Finally, you need to configure QtCreator to use the MeeGo toolchain.  Open Tools|Options|Qt4|Qt Versions and click on the Plus button to add a new Qt version.  You will need to specify the full path to MADDE’s version of qmake; in this example, the path is /usr/lib/madde/linux-i686/targets/meego-handset-ia32-1.1/bin/qmake.

Creating a New Project

You can start a new MeeGo app project in QtCreator with the project wizard (Figure 4).  From the File menu, select New File or Project, and QtCreator presents you with a series of templates from which to choose.  Most mobile apps fall under the Mobile Qt Application and MeeGo Touch Framework Application templates.  If you are unsure, choose Mobile Qt Application; the Touch framework is primarily for cutting-edge development on touch interfaces that have not yet made it into the official MeeGo APIs.  You can then select one or more build targets for your application – the list inside Qt Creator is pre-populated with the MADDE targets you installed earlier.  Last but not least, you can customize the skeleton files generated for your new project and add them to a version control system before you begin.

The MeeGo 1.1 API [7] is based on Qt and Qt Mobility, plus OpenGL ES versions 1.1 and 2.0.  Additionally, the MeeGo Platform API is available but not recommended for general development; it consists of the in-progress Touch Framework and lower-level libraries like Gstreamer, PulseAudio, and Qt Web run time.  If you are comfortable with these warnings, the developer documentation is available on the MeeGo wiki [8].

Qt provides two service frameworks for general GUI applications: QtGui and QTDeclarative (also known as Qt Quick).  QtGui you are probably already familiar with, as it contains common C++ classes for applications, widgets, file access, events, and visual styles.  Qt Quick uses the JavaScript-based QML markup language instead, which makes customizing the interface simpler and does not require coding in C++.

Qt also provides the D-Bus and network communications interfaces, WebKit browser engine, SQL database support, and high-level OpenGL and SVG support.  MeeGo’s API lacks support for the full QT 4.7 standard, particularly when it comes to the Phonon library, QtOpenVG, QtDesigner, Qt3Support, and several of the testing tools. 

MeeGo 1.1 does support the full Qt Mobility API, however, including PIM support, Messaging, Multimedia, the hardware Sensors API for detecting screen orientation, the Location API for GPS and other positioning information, and the Publish-and-Subscribe framework for notifications.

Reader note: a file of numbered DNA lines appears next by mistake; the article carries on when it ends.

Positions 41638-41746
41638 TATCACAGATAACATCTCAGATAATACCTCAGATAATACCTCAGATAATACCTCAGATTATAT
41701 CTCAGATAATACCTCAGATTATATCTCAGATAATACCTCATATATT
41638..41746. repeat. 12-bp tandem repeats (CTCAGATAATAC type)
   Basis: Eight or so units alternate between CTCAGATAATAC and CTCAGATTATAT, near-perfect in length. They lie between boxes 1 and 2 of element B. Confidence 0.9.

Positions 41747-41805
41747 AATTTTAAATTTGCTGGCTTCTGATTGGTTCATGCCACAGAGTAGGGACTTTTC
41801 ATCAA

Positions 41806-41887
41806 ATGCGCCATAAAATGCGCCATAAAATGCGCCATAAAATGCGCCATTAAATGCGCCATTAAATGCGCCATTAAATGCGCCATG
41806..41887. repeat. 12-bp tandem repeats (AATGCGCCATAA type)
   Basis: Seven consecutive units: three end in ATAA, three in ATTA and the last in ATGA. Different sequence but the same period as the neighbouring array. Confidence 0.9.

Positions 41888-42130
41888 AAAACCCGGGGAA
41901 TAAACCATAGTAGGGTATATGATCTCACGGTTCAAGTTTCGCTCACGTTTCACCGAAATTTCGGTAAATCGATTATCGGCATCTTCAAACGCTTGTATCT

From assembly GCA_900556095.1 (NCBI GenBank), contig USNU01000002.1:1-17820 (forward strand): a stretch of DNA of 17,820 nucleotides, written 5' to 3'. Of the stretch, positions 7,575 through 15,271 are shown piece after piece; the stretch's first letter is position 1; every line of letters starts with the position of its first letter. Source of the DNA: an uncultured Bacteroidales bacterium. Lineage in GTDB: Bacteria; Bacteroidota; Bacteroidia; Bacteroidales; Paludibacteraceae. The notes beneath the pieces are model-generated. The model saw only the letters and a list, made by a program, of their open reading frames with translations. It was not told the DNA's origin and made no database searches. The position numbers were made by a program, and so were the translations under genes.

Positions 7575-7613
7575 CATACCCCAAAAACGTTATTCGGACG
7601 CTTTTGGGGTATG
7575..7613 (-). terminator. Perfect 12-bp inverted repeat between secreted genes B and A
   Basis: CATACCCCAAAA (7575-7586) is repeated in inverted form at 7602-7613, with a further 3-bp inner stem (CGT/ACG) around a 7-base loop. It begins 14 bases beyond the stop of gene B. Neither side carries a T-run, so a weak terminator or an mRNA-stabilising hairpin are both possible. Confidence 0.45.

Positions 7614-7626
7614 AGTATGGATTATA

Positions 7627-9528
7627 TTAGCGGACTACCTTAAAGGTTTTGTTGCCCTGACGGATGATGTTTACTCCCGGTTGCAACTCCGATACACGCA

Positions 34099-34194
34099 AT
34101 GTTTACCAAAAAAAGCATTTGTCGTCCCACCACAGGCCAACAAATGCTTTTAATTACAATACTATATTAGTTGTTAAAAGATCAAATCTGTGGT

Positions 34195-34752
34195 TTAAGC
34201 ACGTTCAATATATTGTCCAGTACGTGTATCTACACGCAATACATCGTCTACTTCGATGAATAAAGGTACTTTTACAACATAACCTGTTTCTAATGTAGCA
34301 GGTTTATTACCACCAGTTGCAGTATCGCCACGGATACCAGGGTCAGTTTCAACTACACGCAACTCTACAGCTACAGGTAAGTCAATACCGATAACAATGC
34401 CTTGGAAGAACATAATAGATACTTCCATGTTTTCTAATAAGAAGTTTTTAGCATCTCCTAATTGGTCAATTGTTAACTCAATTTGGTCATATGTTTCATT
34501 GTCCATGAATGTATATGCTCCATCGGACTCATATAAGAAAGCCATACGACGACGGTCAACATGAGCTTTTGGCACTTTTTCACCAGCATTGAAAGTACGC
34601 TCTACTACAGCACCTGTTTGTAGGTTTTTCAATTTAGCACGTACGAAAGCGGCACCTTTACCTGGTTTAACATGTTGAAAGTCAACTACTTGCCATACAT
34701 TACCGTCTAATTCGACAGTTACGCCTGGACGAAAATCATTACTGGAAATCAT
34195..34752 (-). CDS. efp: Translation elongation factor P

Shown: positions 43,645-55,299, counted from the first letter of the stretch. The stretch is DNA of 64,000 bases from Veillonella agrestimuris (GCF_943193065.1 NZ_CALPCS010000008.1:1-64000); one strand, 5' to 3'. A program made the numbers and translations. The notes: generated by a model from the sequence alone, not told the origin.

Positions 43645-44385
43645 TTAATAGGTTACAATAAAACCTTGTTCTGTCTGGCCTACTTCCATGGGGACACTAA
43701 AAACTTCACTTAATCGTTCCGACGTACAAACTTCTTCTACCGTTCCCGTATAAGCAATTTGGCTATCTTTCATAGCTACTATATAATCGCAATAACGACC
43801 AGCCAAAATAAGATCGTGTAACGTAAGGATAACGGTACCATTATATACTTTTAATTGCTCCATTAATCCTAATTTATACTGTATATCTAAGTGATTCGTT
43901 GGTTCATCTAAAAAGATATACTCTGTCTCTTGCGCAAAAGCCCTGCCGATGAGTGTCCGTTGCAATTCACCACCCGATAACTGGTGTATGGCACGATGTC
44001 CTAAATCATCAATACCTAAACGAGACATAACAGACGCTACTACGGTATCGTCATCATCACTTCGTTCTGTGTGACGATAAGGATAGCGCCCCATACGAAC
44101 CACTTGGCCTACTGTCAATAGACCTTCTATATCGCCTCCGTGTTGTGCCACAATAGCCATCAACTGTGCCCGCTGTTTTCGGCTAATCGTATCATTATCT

To familiarize yourself with the cross-compilation toolchain, you can build a simple “hello world” app using Qt Mobility to grab some system information.  Place the code in Listing 1 in your new project’s main.cpp.file.


This code grabs the current language setting from QsystemInfo and displays it on screen.  To build it as an application, you must also add (not overwrite…) two lines to the .pro project file:

CONFIG +- mobility
MOBILITY +- systeminfo

The first line tells qmake to process the Qt Mobility config script; the second tells the build script to link to the SystemInfo library.  To compile the app into an RPM package, select Build Project from the Build menu.

If you are testing in QEMU, however, you need to configure access to the QEMU virtual device before you can run the app in the emulator.  Go to Tools|Options|Projects|MeeGo Device Configurations in QtCreator.  Click Add to create a new device.  Choose the Meego emulator device type, select password authentication, and use root and meego as the username/password combination (Figure 5).  Also make sure that the emulated device uses as its hostname, and TCP port 6666 for SSH.  The emulator redirects this connection to port 22 on the emulated device, so you can ssh into the device with ssh root@ -p 6666.  Click Apply to save your settings.

You can now run the app by switching to QtCreator’s Projects tab and selecting the MeeGo target.  Under Run, you can choose the QEMU virtual device you just set up, then click on the Run toolbar button to run your app in the emulator.